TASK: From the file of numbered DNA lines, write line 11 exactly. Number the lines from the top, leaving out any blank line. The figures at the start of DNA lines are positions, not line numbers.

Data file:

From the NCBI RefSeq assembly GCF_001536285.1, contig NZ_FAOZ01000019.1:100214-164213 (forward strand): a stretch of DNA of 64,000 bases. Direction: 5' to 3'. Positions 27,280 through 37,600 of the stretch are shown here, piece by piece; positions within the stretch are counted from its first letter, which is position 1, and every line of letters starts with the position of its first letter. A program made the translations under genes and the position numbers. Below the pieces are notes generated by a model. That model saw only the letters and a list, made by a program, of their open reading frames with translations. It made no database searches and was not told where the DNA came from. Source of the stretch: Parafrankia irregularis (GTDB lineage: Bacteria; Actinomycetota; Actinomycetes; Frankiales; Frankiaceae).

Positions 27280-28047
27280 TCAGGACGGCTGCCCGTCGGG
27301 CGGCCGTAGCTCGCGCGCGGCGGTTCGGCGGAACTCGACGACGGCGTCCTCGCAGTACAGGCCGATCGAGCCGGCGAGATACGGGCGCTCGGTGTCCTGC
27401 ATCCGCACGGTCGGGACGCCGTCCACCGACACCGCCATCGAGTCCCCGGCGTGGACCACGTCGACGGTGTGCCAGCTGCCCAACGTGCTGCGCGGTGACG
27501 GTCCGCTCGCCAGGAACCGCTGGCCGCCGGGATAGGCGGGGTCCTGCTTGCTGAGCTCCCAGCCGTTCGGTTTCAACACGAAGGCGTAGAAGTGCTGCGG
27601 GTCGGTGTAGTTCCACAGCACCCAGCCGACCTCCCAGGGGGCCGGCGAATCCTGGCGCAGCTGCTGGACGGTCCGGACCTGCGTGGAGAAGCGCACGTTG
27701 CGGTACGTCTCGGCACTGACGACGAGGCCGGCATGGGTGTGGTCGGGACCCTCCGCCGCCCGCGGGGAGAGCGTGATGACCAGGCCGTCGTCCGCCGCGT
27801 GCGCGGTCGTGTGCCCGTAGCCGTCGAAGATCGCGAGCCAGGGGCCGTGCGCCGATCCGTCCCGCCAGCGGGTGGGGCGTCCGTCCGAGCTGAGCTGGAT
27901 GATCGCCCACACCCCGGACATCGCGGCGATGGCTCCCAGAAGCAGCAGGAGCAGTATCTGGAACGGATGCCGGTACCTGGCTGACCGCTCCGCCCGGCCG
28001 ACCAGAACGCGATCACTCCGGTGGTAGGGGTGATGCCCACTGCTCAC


28001 ACCAGAACGCGATCACTCCGGTGGTAGGGGTGATGCCCACTGCTCAC